The emerging crisis of multidrug-resistant tuberculosis is a “personal and health system catastrophe” that’s occurring half a million times a year in the form of new cases, Eric Nuermberger said at an IDWeek session on HIV-related opportunistic diseases. Not only is it an intensively difficult disease to treat, requiring up to two years of therapy […]
In the week leading up to International Tuberculosis Day, which commemorates the discovery by Robert Koch of the cause of the disease in 1882, Science Speaks will look at issues, events and efforts to confront this lasting and global health threat. Recently, Science Speaks reported on a WHO bulletin that pointed to the impact of […]
Study results announced this morning unequivocally link early antiretroviral therapy (ART) for HIV-infected persons with a 96.3% less chance of transmitting the virus to an uninfected partner, as well as a decreased risk of contracting tuberculosis (TB), the number one killer of people living with HIV/AIDS. The National Institute of Allergy and Infectious Diseases (NIAID) […]
Anneke Hesseling, MD, of the Desmond Tutu TB Centre at Stellenbosch University in South Africa, visited the U.S. to attend the National Institutes of Health (NIH) 4th Annual Science of Dissemination and Implementation conference last week. While in town, she visited legislators on Capitol Hill to discuss the importance of global health funding, and gave a presentation to physician-scientists and advocates at the United Nations Foundation entitled “TB in Children: A Global Crisis and a South African Perspective.” Science Speaks had the opportunity to speak with her after the presentation regarding integrating TB and HIV testing and services, the potential impact of the Gene Xpert rapid TB test on children, and hot other topics.
The Global Center’s David Bryden reported from the 41st Union World Conference on Lung Health, last week in Berlin.
Tuberculosis is often thought of as a disease that mainly affects adults. However, at the Union World Conference on Lung Health in Berlin, Dr. Anneke Hesseling of the Desmond Tutu TB Centre in South Africa presented some startling information showing that the level of infection among children is actually quite significant, and that TB is an important issue for maternal and child health advocates.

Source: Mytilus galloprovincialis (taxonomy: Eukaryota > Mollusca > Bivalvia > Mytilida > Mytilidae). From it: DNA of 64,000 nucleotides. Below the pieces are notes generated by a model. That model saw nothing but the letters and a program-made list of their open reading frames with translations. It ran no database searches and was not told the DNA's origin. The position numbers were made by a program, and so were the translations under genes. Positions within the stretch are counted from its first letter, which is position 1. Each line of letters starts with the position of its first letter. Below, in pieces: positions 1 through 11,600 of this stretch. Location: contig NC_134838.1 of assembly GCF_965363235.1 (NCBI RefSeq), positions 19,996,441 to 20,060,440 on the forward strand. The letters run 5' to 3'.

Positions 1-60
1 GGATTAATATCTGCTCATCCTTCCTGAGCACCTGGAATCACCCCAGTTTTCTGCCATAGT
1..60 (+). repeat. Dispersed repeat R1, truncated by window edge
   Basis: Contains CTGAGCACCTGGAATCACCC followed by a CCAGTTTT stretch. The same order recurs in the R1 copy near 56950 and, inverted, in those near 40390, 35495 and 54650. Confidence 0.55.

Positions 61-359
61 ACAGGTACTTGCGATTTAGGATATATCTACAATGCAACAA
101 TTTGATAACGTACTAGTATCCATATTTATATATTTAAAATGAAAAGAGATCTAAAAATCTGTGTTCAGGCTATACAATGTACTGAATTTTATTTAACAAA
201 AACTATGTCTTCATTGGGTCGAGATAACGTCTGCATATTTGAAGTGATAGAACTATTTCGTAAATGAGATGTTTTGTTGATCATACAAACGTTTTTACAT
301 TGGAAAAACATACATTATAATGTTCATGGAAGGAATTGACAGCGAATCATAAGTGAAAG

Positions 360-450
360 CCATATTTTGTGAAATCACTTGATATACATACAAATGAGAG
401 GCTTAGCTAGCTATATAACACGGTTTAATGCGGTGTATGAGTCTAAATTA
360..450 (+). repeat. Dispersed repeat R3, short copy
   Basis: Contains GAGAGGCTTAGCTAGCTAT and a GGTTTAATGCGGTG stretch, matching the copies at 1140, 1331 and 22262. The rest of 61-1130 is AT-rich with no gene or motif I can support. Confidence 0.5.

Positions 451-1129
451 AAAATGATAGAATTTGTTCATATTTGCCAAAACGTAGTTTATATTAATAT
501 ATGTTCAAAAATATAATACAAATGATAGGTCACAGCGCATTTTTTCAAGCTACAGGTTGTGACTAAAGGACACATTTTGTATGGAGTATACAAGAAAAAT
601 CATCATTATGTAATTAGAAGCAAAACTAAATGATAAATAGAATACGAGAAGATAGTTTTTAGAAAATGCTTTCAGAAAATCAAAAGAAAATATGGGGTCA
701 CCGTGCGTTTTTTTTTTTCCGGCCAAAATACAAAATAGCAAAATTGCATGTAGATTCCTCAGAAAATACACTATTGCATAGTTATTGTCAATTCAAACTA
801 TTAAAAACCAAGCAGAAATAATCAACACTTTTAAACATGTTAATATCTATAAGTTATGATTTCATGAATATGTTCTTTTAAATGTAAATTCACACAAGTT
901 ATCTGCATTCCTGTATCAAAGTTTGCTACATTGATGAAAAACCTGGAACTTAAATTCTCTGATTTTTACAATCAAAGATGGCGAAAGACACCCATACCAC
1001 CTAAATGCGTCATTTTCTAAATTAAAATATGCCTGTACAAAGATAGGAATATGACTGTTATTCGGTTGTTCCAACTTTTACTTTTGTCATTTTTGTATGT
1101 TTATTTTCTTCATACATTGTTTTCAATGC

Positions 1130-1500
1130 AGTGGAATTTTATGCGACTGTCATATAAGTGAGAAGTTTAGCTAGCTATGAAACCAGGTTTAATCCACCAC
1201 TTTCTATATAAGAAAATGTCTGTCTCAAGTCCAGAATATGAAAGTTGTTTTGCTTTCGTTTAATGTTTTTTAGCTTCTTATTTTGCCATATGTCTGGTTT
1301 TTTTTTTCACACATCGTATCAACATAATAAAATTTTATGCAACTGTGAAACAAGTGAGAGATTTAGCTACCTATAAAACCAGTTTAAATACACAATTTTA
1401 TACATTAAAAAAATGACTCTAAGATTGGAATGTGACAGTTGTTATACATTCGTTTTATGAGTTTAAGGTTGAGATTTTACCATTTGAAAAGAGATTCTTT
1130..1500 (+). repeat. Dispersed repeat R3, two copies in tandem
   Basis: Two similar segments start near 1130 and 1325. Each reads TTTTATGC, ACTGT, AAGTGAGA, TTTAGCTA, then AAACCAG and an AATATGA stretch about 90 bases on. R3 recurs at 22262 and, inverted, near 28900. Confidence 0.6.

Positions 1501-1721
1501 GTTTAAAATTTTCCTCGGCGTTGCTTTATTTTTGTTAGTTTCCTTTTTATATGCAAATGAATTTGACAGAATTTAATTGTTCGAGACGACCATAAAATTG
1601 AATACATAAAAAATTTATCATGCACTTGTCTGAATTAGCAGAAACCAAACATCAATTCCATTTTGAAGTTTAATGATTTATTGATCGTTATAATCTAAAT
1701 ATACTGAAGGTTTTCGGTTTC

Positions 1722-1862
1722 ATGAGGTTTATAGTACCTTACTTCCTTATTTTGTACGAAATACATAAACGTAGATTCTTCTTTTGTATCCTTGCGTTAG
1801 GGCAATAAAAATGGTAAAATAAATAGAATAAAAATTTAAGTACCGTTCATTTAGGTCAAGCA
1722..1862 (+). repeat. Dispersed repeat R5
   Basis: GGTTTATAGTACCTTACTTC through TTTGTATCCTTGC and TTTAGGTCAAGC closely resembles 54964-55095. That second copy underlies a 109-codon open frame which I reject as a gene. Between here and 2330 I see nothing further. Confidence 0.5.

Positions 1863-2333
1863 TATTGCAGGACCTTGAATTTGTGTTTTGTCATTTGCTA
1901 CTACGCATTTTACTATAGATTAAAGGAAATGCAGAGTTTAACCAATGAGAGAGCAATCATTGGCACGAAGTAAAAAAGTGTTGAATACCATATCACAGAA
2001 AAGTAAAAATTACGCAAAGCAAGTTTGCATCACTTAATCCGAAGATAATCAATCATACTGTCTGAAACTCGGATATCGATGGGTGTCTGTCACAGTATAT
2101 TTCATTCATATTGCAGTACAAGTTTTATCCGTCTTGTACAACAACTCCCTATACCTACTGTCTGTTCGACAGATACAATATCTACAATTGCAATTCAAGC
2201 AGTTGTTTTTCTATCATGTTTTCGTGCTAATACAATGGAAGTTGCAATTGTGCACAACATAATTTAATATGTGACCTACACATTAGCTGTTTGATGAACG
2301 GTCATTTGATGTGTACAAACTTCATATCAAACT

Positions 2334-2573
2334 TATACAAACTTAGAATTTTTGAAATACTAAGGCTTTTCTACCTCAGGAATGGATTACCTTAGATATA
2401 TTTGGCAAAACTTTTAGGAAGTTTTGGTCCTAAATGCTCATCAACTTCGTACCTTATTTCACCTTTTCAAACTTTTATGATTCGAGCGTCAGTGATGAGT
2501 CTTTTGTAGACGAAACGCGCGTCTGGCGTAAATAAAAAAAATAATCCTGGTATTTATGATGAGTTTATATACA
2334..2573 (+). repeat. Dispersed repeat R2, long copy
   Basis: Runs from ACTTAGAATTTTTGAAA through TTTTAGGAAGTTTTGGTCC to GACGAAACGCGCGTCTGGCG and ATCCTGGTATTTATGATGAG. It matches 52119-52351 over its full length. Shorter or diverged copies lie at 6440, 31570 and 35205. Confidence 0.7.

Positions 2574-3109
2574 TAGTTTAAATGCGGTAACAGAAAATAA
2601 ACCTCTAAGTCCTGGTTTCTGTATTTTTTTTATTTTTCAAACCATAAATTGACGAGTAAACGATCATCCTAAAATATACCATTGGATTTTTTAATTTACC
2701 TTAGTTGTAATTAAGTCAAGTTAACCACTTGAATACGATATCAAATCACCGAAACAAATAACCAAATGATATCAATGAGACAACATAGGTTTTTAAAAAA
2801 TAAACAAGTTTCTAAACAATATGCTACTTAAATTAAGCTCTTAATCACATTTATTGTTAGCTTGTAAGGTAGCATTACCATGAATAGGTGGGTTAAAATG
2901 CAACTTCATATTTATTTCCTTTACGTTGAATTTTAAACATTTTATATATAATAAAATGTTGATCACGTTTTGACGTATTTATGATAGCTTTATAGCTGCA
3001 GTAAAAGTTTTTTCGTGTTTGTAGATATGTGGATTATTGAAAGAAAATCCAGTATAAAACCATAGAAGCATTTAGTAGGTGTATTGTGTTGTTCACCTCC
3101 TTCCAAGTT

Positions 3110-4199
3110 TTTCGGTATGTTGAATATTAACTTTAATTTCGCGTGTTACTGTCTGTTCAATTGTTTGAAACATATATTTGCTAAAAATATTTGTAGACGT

This is a guest post by two doctors with vast experience in treating multi-drug resistant tuberculosis (MDR-TB), Drs. Salmaan Keshavjee and Paul Farmer. Farmer is co-founder of Partners In Health and Keshavjee has treated MDR-TB patients through Partners In Health programs for the last decade. Until three months ago, Keshavjee was the chairman of the Green Light Committee of the Stop TB Partnership, which oversaw the distribution of second-line TB drugs to countries. They wrote this post in response to an interview on Science Speaks with Dr. Ezekiel “Zeke” Emanuel, a senior Obama administration official at the Office of Management and Budget. (Emanuel’s interview can be found here.)
Ezekiel “Zeke” Emanuel, MD, PhD, Special Advisor for Health Policy at the Office of Management and Budget, is currently on a two-week trip in Africa looking at various health programs. On Thursday, he visited St. Peter’s Specialized TB Hospital in Addis Ababa, Ethiopia, and afterward talked with John Donnelly about his impressions of the hospital, which treats 145 patients with multi-drug resistant tuberculosis (MDR-TB), and how the trip influenced his thinking about future strategies in fighting TB.
This is the first of two parts of the interview with Emanuel. On Friday, Science Speaks will run Emanuel’s impressions of an HIV prevention program along heavily traveled road corridor that pass along Djibouti, Ethiopia, Sudan and Kenya.